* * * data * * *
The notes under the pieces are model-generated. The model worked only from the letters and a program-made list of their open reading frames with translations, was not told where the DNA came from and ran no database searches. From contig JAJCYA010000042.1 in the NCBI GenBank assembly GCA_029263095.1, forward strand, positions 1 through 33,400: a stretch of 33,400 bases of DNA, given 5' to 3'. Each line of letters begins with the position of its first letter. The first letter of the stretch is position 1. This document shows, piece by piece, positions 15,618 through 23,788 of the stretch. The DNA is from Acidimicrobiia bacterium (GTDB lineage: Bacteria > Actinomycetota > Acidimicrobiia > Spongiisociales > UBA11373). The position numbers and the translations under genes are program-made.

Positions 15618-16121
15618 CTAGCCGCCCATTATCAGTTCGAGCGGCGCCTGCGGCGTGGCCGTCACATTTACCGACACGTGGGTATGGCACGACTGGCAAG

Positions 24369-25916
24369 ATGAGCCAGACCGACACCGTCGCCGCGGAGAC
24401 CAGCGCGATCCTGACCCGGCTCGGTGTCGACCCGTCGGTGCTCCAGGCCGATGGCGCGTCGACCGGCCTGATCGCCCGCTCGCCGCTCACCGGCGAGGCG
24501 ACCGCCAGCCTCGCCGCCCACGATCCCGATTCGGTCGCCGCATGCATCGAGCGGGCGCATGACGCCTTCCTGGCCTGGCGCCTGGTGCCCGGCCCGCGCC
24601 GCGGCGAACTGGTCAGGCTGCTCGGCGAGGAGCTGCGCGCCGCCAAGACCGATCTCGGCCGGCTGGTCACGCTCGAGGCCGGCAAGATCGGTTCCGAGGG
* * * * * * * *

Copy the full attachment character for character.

The notes under the pieces are model-generated. The model worked only from the letters and a program-made list of their open reading frames with translations, was not told where the DNA came from and ran no database searches. From contig JAJCYA010000042.1 in the NCBI GenBank assembly GCA_029263095.1, forward strand, positions 1 through 33,400: a stretch of 33,400 bases of DNA, given 5' to 3'. Each line of letters begins with the position of its first letter. The first letter of the stretch is position 1. This document shows, piece by piece, positions 15,618 through 23,788 of the stretch. The DNA is from Acidimicrobiia bacterium (GTDB lineage: Bacteria > Actinomycetota > Acidimicrobiia > Spongiisociales > UBA11373). The position numbers and the translations under genes are program-made.

Positions 15618-16121
15618 CTAGCCGCCCATTATCAGTTCGAGCGGCGCCTGCGGCGTGGCCGTCACATTTACCGACACGTGGGTATGGCACGACTGGCAAG

Positions 24369-25916
24369 ATGAGCCAGACCGACACCGTCGCCGCGGAGAC
24401 CAGCGCGATCCTGACCCGGCTCGGTGTCGACCCGTCGGTGCTCCAGGCCGATGGCGCGTCGACCGGCCTGATCGCCCGCTCGCCGCTCACCGGCGAGGCG
24501 ACCGCCAGCCTCGCCGCCCACGATCCCGATTCGGTCGCCGCATGCATCGAGCGGGCGCATGACGCCTTCCTGGCCTGGCGCCTGGTGCCCGGCCCGCGCC
24601 GCGGCGAACTGGTCAGGCTGCTCGGCGAGGAGCTGCGCGCCGCCAAGACCGATCTCGGCCGGCTGGTCACGCTCGAGGCCGGCAAGATCGGTTCCGAGGG